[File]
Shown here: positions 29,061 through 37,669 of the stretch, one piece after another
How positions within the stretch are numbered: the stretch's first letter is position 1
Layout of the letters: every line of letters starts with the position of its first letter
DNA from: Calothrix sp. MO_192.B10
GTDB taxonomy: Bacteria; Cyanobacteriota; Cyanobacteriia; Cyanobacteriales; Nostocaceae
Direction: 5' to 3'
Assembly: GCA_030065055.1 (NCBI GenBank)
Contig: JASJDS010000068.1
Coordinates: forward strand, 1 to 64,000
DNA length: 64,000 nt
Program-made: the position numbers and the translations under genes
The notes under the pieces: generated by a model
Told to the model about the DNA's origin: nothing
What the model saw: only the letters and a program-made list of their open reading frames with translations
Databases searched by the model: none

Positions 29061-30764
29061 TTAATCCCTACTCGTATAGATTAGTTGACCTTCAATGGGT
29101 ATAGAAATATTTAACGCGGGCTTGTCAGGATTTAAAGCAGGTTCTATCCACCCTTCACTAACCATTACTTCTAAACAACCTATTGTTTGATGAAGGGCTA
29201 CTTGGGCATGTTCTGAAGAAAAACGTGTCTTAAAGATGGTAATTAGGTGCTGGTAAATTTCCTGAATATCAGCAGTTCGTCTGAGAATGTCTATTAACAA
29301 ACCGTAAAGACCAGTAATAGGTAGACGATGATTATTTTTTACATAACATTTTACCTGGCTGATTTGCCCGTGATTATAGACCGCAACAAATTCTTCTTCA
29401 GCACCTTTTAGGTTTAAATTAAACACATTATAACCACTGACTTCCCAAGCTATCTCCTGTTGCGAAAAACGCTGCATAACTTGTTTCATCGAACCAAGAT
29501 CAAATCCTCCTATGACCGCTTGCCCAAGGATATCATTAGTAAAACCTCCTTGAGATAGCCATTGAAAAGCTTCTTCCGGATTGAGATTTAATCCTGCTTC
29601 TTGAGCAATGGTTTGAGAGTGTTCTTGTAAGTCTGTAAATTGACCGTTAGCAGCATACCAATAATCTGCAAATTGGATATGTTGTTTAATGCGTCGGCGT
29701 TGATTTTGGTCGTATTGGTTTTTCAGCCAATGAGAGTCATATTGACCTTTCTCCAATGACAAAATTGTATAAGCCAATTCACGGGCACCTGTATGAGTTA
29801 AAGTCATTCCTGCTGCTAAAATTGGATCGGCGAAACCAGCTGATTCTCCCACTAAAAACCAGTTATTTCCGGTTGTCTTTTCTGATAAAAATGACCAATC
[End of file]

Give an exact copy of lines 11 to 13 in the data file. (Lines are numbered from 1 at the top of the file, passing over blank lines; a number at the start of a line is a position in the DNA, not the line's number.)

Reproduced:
Program-made: the position numbers and the translations under genes
The notes under the pieces: generated by a model
Told to the model about the DNA's origin: nothing